Long Island College Hospital EMTs Fired for Online Postings

Ben Duchac

Franco Colon

Two goofball emergency medical technicians played Chatroulette and lost.

The pair had goofed around in their gas masks and flirted with girls in online chat rooms inside their ambulance between 911 emergency assignments and posted photos of it online before getting fired for their capers.

Medics Ben Duchac and Franco Colon of the Long Island College Hospital EMT corps took pictures of their antics. And Duchac posted the images on the photo-sharing Web site Flickr.

The EMTs were in their parked ambulance when they signed on to the Web site ChatRoulette, in which random strangers chat.

One of the images shows a laptop screen chat between a sexy brunette and the two medics wearing their gas masks.

In another, captioned "Franco Likes Safety," Colon steers with his left hand while texting with his right. It's not clear if the ambulance is moving.

"I made a mistake," Duchac told The Post. "It was unprofessional."

"The EMTs involved in this incident were immediately terminated once we became aware of their actions," said hospital spokeswoman Zipporah Dvash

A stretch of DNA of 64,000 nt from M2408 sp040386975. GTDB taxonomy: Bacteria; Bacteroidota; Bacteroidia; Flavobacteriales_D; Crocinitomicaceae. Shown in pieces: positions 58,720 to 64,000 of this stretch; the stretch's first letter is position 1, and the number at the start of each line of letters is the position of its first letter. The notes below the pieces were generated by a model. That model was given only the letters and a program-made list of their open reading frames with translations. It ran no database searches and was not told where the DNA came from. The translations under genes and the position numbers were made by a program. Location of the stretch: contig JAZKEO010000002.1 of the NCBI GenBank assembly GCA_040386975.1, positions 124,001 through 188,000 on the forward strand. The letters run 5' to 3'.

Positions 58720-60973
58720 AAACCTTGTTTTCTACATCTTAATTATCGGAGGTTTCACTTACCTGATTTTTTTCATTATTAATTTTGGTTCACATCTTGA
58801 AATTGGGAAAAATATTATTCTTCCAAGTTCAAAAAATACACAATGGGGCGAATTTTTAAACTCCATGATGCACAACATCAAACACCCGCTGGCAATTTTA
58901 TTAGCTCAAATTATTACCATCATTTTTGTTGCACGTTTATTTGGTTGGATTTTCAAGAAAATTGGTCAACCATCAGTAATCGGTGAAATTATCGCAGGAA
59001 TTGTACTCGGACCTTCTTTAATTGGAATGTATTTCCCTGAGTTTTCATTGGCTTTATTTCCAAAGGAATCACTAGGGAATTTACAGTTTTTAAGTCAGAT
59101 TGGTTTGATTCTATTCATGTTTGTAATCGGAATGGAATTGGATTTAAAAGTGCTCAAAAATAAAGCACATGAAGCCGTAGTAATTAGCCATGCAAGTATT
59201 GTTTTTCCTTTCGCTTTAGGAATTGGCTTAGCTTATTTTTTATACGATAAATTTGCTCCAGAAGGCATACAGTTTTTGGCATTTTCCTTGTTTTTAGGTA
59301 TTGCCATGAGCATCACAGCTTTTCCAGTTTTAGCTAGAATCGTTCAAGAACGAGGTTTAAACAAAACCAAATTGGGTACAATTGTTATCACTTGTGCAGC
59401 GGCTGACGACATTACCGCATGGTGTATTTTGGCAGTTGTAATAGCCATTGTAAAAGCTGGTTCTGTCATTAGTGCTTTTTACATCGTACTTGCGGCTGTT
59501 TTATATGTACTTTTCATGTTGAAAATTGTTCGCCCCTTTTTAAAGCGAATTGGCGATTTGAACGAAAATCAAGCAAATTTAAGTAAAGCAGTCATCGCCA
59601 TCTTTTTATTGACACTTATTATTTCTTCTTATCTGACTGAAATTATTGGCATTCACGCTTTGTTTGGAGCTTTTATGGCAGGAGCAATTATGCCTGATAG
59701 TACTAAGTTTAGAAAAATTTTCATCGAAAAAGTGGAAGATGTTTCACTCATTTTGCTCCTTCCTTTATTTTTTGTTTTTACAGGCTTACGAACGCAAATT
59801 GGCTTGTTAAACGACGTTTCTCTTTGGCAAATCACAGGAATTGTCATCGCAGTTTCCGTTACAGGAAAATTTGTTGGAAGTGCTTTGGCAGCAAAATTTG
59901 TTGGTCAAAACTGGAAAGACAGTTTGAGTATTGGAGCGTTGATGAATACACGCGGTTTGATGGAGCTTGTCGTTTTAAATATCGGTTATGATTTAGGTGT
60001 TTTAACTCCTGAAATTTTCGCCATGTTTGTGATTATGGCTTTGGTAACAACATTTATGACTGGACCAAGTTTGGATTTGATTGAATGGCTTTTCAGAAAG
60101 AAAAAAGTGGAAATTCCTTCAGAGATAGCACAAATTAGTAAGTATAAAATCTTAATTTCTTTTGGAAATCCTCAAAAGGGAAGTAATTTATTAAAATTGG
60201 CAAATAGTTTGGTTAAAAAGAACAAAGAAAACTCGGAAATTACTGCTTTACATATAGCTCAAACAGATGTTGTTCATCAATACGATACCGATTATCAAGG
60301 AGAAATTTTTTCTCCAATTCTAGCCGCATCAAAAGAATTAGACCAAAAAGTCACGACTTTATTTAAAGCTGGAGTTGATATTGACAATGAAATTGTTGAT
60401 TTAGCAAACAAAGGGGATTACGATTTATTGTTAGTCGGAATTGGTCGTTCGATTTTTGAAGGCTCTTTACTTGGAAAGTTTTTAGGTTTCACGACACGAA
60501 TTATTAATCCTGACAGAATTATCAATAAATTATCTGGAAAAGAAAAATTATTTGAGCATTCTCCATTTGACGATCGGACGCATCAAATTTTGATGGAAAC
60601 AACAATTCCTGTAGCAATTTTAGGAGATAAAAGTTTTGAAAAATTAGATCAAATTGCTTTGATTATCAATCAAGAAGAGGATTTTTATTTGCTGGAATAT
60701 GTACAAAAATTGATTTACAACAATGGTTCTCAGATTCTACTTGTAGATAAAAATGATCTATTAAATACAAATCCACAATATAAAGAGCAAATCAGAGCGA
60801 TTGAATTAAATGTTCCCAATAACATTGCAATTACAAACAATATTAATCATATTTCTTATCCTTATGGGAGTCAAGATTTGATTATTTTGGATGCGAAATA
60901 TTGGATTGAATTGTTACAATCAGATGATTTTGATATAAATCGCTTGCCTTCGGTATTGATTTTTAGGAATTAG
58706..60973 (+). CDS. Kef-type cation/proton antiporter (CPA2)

Hospital Workers Rally State To Keep St. Vincent's Open

Elected officials, nurses and hospital workers rallied in front of cash-strapped St. Vincent’s Hospital today.

They are urging state officials to keep the Greenwich Village hospital open.

St. Vincent’s is currently $700 million in debt.

Governor David Paterson had given the hospital a month to develop a viable rescue plan. But the month is almost over and a task force made up of hospital officials, lawmakers and labor leaders has not been able to come up with a solution.

Workers say not only is this a crisis for the actual employees, but it is also a major problem for the community.

"The nurses need to rally because we need to be together. This has been a very stressful situation for all of us for the last couple of months,” said St. Vincent's Nurses Association President Eileen Dunn.

“I've been employed here for the last 20 years, so basically I grew up here at St. Vincent's; it's a family," said another hospital worker. "It's sad what's going on. But the real issue is the impact it's going to have on the community."

Union employees have already agreed to a 10 percent pay cut for the next four months and non-union workers have agreed to slice salaries as much as 25 percent.

The hospital has already laid off 300 unionized workers.

A previous deal to buy the hospital and phase out its emergency care facilities was abandoned after much criticism.